John & Anne Merrill-Steskal

John & Anne Merrill-Steskal

When John and Anne Merrill-Steskal went looking for a place to call home, who could have guessed the answer lay at the end of a rainbow?

It was June 1993. John, who attended medical school at the University of Kansas, was finishing a residency in family practice at the University of Wisconsin-Madison.

A fellow resident knew Ellensburg. “So I talked to Dr. Bruce Herman who was recruiting for what was then the Valley Clinic (now KVH Family Medicine-Ellensburg),” John says. “We flew out and fell in love with the place immediately.” Their trip included hiking Manastash Ridge with Herman and his wife Dr. Elise Herman.

“There was this huge rainbow at the top of the ridge,” John says. “It was unforgettable. We were both struck by what a beautiful valley it was. It was as if the rainbow was the icing on the cake, confirmation of our impression of Ellensburg and the area in general.”

After all, the Merrill-Steskals had arrived in search of a college town with a good healthcare system, a strong community and easy access to hiking. Nearly a quarter of a century later the only thing that’s changed is a deepening appreciation for the place they call home.

They live at the base of Manastash Ridge on 20 acres they share with two other families. It’s where they raised their son Gabe, an EHS graduate enrolled at Whitman and currently studying piano in Europe. A 12-year-old golden retriever they call Cascade keeps them company.

John, a veteran of 22 years practicing family medicine, also hikes, gardens, does stained glass and makes bread, while Anne, a physical therapist who has worked for Kittitas Valley Healthcare for 16 years and now specializes in vestibular rehabilitation therapy, enjoys spending time with friends and family, landscaping with native plants, hiking and swimming in mountain lakes.

Still in love with their surroundings, they hike the ridge together three days a week. And both say they’ve found fulfilling careers at KVH.

Anne appreciates the opportunities she’s had within the field of physical therapy both to treat diverse conditions and specialize in a variety of areas. In 2013, with KVH support she advanced her education by completing a doctorate in physical therapy.

As for John, “I really like the people at KVH and I believe KVH strives for high quality care. It’s a supportive organization that wants me to be able to do my job,” he says. An instructor for a student he was precepting once asked if he’d ever had a patient encounter that convinced him family medicine had been the right choice for him. “I have those experiences weekly. I love interacting with people,” John says, beaming. “Family medicine is a perfect fit for me and what I love to do.”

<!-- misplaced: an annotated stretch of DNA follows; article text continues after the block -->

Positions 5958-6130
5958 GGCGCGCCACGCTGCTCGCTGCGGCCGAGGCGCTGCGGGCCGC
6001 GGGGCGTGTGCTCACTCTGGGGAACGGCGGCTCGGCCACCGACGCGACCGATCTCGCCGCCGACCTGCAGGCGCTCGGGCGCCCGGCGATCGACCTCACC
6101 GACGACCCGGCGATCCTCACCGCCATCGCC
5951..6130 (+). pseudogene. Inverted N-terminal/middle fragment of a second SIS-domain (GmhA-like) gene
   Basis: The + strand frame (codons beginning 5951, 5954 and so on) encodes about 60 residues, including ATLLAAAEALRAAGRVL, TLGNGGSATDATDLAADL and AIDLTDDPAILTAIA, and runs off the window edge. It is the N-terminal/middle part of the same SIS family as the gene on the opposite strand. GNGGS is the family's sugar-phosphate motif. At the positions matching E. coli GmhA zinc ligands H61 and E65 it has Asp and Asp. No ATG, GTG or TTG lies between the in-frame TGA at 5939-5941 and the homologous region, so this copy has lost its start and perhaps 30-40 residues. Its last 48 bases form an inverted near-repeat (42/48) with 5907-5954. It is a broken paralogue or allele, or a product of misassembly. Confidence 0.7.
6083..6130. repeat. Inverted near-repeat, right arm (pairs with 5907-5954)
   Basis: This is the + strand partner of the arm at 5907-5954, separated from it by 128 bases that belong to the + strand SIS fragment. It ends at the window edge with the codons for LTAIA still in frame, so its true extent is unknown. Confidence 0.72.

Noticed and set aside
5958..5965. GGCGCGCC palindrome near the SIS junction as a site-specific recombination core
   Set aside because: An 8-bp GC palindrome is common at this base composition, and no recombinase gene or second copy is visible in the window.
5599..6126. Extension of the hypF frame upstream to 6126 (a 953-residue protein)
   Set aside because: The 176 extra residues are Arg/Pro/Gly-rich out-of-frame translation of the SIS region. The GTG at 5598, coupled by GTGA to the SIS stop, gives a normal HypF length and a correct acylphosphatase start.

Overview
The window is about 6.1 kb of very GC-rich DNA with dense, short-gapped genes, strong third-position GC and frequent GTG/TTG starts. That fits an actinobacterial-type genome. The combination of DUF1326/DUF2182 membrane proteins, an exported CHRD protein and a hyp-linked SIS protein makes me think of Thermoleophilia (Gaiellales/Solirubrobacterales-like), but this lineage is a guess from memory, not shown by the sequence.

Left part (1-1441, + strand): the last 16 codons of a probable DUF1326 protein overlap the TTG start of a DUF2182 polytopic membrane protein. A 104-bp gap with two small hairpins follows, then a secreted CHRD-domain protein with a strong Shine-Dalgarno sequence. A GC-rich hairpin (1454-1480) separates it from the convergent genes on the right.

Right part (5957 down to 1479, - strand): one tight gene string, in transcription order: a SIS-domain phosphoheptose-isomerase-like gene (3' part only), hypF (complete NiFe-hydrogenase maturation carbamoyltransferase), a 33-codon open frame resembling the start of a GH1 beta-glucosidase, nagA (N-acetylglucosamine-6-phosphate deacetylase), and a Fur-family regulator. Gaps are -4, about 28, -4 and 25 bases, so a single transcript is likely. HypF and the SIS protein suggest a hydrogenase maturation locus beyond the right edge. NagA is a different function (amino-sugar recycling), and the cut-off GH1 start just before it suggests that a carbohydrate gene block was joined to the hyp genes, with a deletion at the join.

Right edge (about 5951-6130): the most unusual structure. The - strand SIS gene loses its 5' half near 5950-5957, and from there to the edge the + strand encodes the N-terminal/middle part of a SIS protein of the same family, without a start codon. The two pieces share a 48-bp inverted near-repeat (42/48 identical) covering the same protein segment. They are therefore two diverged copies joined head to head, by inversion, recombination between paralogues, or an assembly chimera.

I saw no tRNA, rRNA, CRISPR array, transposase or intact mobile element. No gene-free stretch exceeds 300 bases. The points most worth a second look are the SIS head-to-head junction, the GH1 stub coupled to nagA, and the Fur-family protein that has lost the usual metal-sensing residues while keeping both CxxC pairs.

And what he loves to do goes far beyond the exam room.

A Passion for Healthy Communication

Convinced that family physicians “need to get out of their clinics and make their voices heard in their communities,” John leads by example sharing what he calls “a passion for behavior that promotes a healthy lifestyle” through social media and technology.

Since June of 2015, he’s hosted Dr. John’s Radio Show which streams at noon on the first Friday of every month on Ellensburg Community Radio. Last March, John launched a monthly blog. It features short, reader-friendly posts on a variety of subjects ranging from the importance of vaccines to a common sense approach to weight loss, his own experience dealing with cancer, the overuse of antibiotics and the benefits of exercise and getting out into nature.

While one-on-one interactions with patients are the cornerstone for his love of being a doctor, he says the radio show and the blog heighten the enjoyment he finds in practicing medicine.

His efforts haven’t gone unnoticed.

This past spring, he was one of two national recipients of the 2016 American Academy of Family Physicians Vaccine Science Fellowships. The fellowships enable recipients to gain expertise in vaccine science and policy. “It ties right into my interest in promoting behaviors that lead to a healthy life,” he says. “Vaccines have prevented disease and saved more lives than any other aspect of medicine.”

Follow Dr. Merrill-Steskal’s blog at